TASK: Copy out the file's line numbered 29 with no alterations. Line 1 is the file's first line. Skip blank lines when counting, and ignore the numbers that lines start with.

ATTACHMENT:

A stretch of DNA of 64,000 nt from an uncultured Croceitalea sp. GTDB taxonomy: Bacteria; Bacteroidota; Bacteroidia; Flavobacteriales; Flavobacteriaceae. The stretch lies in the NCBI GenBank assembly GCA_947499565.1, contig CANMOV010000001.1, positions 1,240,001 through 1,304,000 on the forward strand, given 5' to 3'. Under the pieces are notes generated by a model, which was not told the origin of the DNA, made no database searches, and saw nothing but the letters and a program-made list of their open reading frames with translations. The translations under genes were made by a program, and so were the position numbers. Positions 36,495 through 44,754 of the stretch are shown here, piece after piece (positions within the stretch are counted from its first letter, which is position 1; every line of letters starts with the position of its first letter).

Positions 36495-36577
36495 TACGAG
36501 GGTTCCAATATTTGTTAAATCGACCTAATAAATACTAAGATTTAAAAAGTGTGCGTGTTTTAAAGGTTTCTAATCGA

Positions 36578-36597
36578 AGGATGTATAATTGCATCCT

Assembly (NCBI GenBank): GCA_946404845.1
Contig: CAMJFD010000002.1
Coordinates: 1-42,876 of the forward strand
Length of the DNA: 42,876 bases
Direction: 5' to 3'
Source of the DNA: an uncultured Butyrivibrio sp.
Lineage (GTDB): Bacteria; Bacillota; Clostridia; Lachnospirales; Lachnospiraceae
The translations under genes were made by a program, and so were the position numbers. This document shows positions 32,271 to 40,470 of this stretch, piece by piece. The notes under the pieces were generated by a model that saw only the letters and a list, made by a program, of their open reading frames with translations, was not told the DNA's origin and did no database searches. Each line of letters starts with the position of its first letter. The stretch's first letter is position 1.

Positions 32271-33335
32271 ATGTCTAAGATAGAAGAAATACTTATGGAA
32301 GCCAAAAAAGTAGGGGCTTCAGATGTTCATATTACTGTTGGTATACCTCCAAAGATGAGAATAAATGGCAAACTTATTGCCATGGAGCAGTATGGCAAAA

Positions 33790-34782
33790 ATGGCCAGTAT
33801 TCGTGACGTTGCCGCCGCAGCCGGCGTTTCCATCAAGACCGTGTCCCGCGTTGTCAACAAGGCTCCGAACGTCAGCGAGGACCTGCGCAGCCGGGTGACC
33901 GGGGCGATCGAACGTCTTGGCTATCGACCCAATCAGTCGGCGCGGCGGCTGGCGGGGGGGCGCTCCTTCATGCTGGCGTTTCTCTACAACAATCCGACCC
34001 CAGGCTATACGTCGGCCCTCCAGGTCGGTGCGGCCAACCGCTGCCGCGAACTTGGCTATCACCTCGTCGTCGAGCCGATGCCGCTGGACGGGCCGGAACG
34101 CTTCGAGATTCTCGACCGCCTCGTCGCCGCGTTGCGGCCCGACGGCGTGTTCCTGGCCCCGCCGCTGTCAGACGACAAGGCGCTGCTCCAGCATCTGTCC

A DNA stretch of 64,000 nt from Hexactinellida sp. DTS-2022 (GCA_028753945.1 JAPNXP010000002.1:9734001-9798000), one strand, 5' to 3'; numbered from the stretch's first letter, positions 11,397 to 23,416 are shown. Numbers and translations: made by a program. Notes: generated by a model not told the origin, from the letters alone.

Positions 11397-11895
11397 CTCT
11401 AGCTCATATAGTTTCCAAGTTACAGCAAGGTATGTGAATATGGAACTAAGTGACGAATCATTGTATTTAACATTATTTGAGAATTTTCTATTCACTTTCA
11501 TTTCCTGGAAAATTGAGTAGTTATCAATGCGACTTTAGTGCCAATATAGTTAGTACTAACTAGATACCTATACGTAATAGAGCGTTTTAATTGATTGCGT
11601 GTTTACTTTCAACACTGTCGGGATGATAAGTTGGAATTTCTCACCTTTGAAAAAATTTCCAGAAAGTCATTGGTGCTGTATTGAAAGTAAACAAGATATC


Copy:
11601 GTTTACTTTCAACACTGTCGGGATGATAAGTTGGAATTTCTCACCTTTGAAAAAATTTCCAGAAAGTCATTGGTGCTGTATTGAAAGTAAACAAGATATC